The Prince George’s Soil Conservation District (SCD) project focused on urban communities throughout Prince George’s County (PGC). While advocates and community partners in the county have recognized urban agriculture is an important piece of the puzzle to increase access to healthy food and create more active living opportunities, no one has addressed the soil and water resource concerns associated with this land use. The project set out to identify and address these resource concerns.
There is a need for additional fresh food in the urban and peri-urban areas for improved health and economic growth along with education and outreach to the population at large. The district’s urban agriculture conservation program is focusing on the health, education, economic development and environmental benefits of urban agriculture. This land use can bring a myriad of additional benefits, such as providing mental health benefits from additional green space, improved physical activity, and opportunities to educate new farmers on soil health and water conservation. Improved water filtration may reduce stormwater runoff in urban and peri-urban areas and potentially reduce the need for expanding stormwater management infrastructure.
A variety of partners interacted with the district to provide woodland management workshops, women in agriculture learning circles, urban farmer production, and economic development workshops including farmers markets; American Farmland Trust; PGC Food Equity Council; PGC Forestry Board; urban ag producers; University of Maryland Extension (UME); and ECO City Farms. USDA-NRCS provided an X-ray Fluorescence (XRF) soil analyzer to identify heavy metals. This device will help develop a “heavy metals” soil map in the county.
The project provided producers with information and skills to better understand the interaction of soils, water and nutrients associated with their activities on the landscape. Each operation is unique and there is no one-plan-fits-all. Major concerns identified are potential soil erosion, heavy metals and other soil contaminants; zoning issues; navigating local, state and federal regulations; soil health; drainage; dust control; good neighbor relations; lack of water for irrigation; identifying best management practices for soil and water conservation; and underground and overhead utilities.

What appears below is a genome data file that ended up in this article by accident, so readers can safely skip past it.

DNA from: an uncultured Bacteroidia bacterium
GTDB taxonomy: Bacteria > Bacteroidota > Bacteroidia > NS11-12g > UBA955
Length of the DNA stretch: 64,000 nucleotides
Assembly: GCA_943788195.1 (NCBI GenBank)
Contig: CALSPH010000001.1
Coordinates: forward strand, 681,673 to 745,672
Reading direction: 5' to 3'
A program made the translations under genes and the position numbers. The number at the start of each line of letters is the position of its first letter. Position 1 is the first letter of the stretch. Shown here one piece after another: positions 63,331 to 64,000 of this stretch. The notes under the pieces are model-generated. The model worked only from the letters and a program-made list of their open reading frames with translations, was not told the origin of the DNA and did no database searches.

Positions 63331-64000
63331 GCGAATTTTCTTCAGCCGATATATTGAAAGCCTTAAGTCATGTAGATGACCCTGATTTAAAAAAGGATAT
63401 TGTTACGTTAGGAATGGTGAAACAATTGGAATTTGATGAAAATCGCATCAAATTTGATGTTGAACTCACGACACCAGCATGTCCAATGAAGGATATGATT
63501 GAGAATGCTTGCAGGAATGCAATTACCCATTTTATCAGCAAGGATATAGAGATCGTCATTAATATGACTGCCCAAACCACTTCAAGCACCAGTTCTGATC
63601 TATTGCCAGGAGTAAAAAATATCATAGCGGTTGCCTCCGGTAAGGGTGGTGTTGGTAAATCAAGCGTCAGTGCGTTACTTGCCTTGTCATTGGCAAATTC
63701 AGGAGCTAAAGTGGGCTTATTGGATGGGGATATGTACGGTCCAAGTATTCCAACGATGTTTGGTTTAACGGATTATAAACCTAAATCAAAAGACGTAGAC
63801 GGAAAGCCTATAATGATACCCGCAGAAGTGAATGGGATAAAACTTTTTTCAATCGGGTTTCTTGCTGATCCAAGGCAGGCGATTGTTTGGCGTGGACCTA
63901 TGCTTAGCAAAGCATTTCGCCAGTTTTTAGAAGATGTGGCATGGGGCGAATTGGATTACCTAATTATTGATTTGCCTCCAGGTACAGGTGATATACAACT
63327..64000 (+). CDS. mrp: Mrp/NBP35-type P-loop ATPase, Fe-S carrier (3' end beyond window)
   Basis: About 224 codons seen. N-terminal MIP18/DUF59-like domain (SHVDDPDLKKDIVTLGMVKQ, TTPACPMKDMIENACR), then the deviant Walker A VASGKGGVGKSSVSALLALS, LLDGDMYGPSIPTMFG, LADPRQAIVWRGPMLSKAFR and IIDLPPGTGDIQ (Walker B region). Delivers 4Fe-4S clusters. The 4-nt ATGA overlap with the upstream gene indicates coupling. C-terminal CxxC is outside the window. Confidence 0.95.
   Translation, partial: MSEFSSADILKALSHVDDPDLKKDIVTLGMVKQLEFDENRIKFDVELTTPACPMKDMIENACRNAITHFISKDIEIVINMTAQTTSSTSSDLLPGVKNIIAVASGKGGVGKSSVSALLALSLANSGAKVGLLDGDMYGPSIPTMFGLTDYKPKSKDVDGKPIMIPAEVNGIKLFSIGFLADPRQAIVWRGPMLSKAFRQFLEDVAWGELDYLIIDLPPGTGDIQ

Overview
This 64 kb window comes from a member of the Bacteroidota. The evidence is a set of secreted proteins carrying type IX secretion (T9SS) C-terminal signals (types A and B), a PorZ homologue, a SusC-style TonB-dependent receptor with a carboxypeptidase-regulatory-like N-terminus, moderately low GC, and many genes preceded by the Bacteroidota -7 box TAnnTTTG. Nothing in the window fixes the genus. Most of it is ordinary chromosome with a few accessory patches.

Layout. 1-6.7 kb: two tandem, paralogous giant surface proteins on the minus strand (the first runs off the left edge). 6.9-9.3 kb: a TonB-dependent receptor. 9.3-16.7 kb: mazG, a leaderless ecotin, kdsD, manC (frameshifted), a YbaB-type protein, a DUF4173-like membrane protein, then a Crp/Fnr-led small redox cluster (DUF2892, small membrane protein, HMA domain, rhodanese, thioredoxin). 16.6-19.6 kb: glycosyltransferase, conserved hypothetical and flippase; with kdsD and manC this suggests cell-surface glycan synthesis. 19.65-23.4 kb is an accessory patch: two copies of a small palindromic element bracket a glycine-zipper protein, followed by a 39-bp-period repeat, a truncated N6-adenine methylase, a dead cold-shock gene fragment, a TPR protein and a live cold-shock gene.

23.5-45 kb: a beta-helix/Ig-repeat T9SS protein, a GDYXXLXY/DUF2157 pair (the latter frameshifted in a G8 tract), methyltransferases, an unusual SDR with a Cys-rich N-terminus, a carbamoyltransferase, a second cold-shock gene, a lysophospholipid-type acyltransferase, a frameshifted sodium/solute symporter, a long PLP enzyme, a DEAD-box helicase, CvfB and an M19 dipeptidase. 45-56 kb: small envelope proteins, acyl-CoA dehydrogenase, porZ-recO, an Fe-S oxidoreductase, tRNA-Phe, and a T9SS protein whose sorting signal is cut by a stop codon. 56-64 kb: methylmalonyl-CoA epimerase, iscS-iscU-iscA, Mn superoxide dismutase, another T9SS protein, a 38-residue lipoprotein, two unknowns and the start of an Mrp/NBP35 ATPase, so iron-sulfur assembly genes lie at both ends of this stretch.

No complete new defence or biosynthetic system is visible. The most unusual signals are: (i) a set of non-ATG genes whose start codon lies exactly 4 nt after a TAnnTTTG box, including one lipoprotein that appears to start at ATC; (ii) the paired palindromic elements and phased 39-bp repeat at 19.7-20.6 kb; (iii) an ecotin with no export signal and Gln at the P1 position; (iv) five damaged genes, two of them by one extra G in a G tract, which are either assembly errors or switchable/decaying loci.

The district began developing networking and mentoring programs for urban ag producers as well as a brochure/booklet to connect producers with resources and agricultural service providers.
Other accomplishments included 96 farm visits resulting in 12 Soil Conservation and Water Quality Plans; four USDA-EQIP contracts for high tunnels; 12 individuals signed on as new district cooperators; and two applications for the county’s urban ag property tax credit. The district developed an urban producer profile form, established farm plan guidelines, and standardized the process for developing those plans through a conservation plan checklist and resource inventory worksheet specific to urban agriculture.
This project provided an opportunity to work with the county’s legislative and executive branches to secure a full-time urban ag conservation planner position and to address zoning issues affecting expansion of urban ag operations. Farm planning software is being developed specifically for this program, making the district the first in Maryland to use this new software. The most significant accomplishment is the creation of a new conservation program within the district to provide locally-led soil and water conservation to a new, previously underserved customer base.
The district hired a permanent, full-time urban agriculture conservation planner funded by the county government. Customers who became district ‘cooperators’ obtained USDA-FSA farm/tract numbers, making them eligible for federal programs. The district will continue to participate in outreach and education events, including but not limited to the University of Maryland (UM) Eastern Shore small farmers conference, UM Urban Farmer Field School and beginning farmers workshops, UM “Wheel’s Up” business planning for small farmers, UM’s Annie’s Project risk management course, Prince George’s Forestry Board urban forestry workshops, UM Master Gardeners and local FFA chapters through the school system’s Environmental, Agriculture and Natural Resources Advisory Committee.